Batemans to Bodiam Castle

  • Total Distance: 13.75 miles
  • Time:               5½ hours
  • Maps:              OS Explorer 136 & 124

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Reflections

Bateman’s is Kipling, enticed by its warmth and seclusion, nestling below Burwash by the River Dudwell, he lived there until 1936. But Bateman’s is the start of the climb up to Brightling Needle and just one of Mad Jack Fuller’s Follies.

There is a Pyramid in the churchyard and a Tower on the path to Darwell Reservoir. The Observatory can just be seen but Mad Jack was not all just fun, for it was he that saved Bodiam Castle from demolition, thank you Jack.

At Robertsbridge, ‘Three Castles’ returns to a lowland valley walk where once ‘Hoppicker’s Specials’ ran from Robertsbridge Station towards Bodiam Castle and beyond. The trains may return once the line is restored but for the moment the final few miles must be walked.

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The Walk

From Bateman’s, past the Mill Pond and following the River Dudwell, is a quintessential English landscape of rivers, old meadows and pastures and trees on the rising hillsides that is echoed in Kipling’s ‘Pook of Pook’s Hill’.

The climb to Brightling Needle, at 614ft, is more gradual than first thought, looping around and up the hill following the remains of an old road. There are some stiles to negotiate and it is likely that some of the fields on the climb up to Brightling will contain cattle.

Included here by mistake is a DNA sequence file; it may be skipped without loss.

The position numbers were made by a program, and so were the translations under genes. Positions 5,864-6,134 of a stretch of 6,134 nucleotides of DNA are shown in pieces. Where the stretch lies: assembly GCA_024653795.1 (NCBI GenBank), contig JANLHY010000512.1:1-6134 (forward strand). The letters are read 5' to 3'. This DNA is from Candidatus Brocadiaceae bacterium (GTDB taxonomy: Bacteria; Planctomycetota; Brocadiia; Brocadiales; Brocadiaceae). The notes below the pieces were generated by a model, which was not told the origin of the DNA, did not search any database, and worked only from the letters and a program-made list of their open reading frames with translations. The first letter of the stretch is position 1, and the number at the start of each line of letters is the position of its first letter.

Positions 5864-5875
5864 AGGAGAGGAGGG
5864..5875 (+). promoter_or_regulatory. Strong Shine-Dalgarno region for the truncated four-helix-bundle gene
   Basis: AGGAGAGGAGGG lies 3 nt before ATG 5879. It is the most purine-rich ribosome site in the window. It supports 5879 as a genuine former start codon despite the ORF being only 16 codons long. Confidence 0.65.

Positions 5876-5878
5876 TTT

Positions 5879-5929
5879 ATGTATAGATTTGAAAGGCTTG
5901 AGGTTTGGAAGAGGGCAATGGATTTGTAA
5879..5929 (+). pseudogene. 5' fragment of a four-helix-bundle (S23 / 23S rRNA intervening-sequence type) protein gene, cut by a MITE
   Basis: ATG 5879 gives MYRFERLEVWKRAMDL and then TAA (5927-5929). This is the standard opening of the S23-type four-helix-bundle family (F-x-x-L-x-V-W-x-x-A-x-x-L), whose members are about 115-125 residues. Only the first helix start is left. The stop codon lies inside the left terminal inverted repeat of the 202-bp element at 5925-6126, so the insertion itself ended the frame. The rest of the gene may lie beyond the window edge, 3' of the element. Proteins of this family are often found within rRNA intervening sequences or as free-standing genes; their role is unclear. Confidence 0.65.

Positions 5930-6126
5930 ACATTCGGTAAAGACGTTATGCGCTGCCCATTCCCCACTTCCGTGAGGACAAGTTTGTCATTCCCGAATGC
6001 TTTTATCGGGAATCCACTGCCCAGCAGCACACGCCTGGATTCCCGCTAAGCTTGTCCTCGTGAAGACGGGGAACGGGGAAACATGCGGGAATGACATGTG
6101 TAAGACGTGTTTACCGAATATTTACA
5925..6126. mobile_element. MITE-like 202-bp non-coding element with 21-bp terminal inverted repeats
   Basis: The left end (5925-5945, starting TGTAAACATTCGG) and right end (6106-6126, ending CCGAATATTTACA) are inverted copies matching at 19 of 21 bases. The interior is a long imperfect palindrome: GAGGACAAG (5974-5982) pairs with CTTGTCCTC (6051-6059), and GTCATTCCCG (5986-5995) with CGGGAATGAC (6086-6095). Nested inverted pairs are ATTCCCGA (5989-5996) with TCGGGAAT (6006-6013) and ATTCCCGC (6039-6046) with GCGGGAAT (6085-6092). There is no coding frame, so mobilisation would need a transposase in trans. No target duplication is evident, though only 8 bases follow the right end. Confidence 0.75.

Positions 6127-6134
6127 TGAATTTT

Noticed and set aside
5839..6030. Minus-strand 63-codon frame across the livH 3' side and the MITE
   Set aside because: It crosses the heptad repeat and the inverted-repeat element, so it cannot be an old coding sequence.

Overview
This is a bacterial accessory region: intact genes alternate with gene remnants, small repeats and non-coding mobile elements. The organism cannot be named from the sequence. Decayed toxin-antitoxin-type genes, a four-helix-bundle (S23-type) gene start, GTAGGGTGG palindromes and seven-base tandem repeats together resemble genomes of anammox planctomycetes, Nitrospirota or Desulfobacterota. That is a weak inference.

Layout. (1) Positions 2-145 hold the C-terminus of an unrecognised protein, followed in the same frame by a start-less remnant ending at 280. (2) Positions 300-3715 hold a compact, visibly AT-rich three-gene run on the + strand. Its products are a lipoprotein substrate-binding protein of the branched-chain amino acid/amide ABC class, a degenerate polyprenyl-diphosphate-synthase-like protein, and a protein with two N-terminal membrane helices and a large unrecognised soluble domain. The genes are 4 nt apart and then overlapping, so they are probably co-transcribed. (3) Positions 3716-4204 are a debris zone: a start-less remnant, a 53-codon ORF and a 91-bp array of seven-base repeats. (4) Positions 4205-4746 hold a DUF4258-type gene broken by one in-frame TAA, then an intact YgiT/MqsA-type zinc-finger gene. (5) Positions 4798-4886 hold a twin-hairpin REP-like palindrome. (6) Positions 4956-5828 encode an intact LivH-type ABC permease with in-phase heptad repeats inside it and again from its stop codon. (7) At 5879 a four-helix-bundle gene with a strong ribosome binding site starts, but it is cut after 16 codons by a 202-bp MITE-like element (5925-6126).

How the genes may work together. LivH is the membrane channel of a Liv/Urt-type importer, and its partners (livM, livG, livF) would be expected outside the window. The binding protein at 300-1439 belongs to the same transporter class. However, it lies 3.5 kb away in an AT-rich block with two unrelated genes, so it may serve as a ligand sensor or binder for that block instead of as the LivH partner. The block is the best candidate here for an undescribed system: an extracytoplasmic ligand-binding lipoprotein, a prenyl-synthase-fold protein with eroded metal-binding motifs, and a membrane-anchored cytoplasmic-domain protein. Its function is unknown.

A short walk along Brightling Road, with views from the ridge as far as Sandhurst Windmill (Bodiam Castle to Sissinghurst Castle), leads to the descent from Brightling and Mad Jack’s follies along footpaths, green lanes and an undulating walk down through the Brightling Estate to the Darwell Reservoir Woods.

A short climb leads to Kent Lane before a gentle descent to the outskirts of Robertsbridge and the walk up to the centre of the village. The final few miles make up the lowland walk along the Rother Valley to Bodiam Castle.

There are some stiles to negotiate along the tracks and fields and a little road walking on country lanes. In wet weather it can be very muddy in places.

After Bateman’s, there are no pubs, shops or tearooms en-route until Robertsbridge – so be warned.

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